The next month I chose a different theme and marveled at the fabulous results. To this day, I still choose a monthly theme each month.
The monthly themes also work when you are fasting to help someone else in need. It’s great to fast for them for 24 hours, but even more powerful if you dedicate an entire month to helping that individual!
I have also fasted to strengthen relationships. I’ve fasted to strengthen my marriage, help a child who was struggling with a certain issue, etc. Every time I’ve come away with a far greater understanding of that individual, how much God loves them, and received a ton of new ideas on how to help that individual (or how to help me deal with them). It’s been during these months where I’ve come up with some of my most brilliant parenting strategies!
Sometimes we feel like we’re being pulled in a million different directions. We have a millions different responsibilities, and it seems we’re not making much progress in ANY direction. We are stretched too thin.
The trick is to pick ONE direction – ONE thing you really want to improve, and focus on it for a month. It’s amazing how much progress you can make in becoming more patient if you dedicate an entire month to fasting about patience (believe me, I know! I’ve done it!).
Isaiah was lamenting the fact that the Israelites did not understand the powerful blessings that came from fasting.
Look at these beautiful promises in the book of Isaiah to those who fast:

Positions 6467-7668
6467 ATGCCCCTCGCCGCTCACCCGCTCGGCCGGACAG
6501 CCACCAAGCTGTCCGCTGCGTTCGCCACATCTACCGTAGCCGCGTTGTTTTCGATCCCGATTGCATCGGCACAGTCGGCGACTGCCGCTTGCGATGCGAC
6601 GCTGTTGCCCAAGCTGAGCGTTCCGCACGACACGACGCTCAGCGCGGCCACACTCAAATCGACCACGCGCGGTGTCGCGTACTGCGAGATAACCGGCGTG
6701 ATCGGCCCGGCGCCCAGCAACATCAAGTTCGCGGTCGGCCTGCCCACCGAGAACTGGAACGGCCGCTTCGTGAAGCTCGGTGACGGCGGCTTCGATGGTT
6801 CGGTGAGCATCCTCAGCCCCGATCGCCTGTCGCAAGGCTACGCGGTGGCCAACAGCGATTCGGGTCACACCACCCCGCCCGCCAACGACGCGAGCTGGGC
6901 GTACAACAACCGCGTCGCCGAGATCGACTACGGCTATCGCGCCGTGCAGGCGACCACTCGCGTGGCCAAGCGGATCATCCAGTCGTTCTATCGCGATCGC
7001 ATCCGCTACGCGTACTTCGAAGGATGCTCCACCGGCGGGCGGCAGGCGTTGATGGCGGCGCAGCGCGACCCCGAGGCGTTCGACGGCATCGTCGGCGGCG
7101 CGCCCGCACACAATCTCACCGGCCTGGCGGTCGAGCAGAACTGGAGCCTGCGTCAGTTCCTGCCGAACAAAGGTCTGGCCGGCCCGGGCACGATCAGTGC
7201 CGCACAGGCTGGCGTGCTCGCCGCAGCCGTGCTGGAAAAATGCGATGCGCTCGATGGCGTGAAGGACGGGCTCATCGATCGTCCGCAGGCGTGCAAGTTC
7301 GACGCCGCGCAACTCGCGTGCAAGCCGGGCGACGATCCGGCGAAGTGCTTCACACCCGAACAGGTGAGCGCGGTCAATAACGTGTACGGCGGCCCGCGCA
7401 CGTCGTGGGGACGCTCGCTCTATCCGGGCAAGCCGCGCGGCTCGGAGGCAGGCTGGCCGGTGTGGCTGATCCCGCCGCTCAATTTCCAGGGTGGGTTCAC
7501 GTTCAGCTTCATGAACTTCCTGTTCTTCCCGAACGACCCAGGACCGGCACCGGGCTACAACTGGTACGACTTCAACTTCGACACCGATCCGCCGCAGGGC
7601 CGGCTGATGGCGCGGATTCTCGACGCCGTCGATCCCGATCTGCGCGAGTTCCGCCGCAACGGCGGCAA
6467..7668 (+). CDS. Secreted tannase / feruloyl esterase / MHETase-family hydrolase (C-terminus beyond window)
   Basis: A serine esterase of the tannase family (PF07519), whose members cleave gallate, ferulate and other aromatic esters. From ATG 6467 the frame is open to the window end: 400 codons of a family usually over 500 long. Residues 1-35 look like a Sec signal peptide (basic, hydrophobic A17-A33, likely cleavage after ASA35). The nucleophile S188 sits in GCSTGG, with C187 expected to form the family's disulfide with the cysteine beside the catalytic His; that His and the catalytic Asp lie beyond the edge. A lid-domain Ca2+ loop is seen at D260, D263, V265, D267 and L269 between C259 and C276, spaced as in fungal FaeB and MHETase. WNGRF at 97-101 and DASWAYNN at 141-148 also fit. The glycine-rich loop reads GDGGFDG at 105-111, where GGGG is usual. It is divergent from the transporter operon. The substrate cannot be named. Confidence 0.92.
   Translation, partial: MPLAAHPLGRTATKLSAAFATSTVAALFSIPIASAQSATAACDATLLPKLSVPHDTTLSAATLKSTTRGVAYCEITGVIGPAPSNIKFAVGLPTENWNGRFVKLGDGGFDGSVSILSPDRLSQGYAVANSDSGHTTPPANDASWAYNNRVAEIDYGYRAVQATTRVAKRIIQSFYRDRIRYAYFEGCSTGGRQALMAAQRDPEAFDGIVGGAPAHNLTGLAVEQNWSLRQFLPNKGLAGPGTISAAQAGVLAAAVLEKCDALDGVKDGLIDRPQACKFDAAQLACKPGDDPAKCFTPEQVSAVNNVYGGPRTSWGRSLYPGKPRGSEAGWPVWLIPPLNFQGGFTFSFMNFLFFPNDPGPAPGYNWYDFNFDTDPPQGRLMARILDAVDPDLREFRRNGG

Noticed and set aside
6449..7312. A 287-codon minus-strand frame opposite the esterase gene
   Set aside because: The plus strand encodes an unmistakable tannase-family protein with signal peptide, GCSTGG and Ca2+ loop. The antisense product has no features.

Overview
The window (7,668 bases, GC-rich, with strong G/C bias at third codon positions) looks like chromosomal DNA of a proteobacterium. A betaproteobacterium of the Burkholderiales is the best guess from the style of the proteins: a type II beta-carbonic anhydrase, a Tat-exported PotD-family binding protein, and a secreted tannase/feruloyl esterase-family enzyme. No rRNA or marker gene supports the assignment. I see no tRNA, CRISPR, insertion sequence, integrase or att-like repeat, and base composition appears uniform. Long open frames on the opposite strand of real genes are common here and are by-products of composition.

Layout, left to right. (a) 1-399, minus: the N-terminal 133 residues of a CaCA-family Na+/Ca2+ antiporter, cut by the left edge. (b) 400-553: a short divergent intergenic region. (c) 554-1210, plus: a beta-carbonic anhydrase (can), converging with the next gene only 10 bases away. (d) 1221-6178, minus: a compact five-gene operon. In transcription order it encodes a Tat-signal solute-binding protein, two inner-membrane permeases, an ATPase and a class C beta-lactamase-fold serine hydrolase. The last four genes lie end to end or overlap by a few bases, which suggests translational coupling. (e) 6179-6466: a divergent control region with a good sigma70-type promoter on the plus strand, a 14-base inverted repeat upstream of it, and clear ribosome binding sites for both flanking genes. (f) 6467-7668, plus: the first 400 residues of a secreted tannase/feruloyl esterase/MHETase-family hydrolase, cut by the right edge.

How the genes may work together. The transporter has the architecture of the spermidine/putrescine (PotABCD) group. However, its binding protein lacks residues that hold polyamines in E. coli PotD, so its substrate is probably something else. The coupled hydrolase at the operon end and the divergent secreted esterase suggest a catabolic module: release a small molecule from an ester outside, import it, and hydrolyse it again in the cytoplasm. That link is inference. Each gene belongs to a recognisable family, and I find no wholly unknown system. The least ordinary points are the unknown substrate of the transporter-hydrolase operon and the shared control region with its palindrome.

- Loose the bands of wickedness
- Undo the heavy burdens
- Let the oppressed go free
- Take care of the poor (Isaiah counseled them to “deal thy bread to the hungry and “bring the poor that are cast out to thy house”) (Isaiah 58:6-12)
BLESSINGS FROM FASTING
- Then shall thy light break forth as the morning
- Thine health shall spring forth speedily
- Thy righteousness shall go before thee
- The glory of the Lord shall be thy rearward
- Then shalt thou call, and the Lord shall answer.
- Thou shalt cry, and he shall say, Here I am.
- And the Lord shall guide thee continually, and satisfy thy soul in drought, and make fat thy bones: and thou shalt be like a watered garden, and like a spring of water, whose waters fail not (Isaiah 58:6-12)
Can we chew gum while we’re fasting? It depends. It’s all about our inner desires and motivations. If we’re chewing gum to freshen our breath, maybe. If we’re chewing gum to take the edge off our hunger, maybe we should think twice before popping our favorite spearmint gum in our mouths. Feeling hungry during our fast is actually a blessing. Each time we feel hungry, we are reminded of the reason we are fasting and can focus our attention on that. In addition, the harder it is to go without food, the more willpower we develop! If it were easy to go without food for that long, maybe our spirits wouldn’t grow quite as much. Although, there have been times when it was easier to fast than others and it was precisely because I wanted the thing so badly that I was fasting for that the sacrifice was easy to make and the temptation to eat didn’t phase me at all.
Fasting without a purpose is torture, but fasting with a monthly theme in mind is powerful and rewarding. I used to dread fasting each month (especially when I was younger), but now I look forward to having a month of one on one time with the Lord where He can personally teach me how to overcome my next challenge.
And yes, I get up early Sunday mornings and make my kids pancakes. None of them are old enough to fast yet and, as I pour syrup over hot pancakes, I think back to my four-year-old self who never would have believed that she’d be able to resist pancakes on Fast Sunday!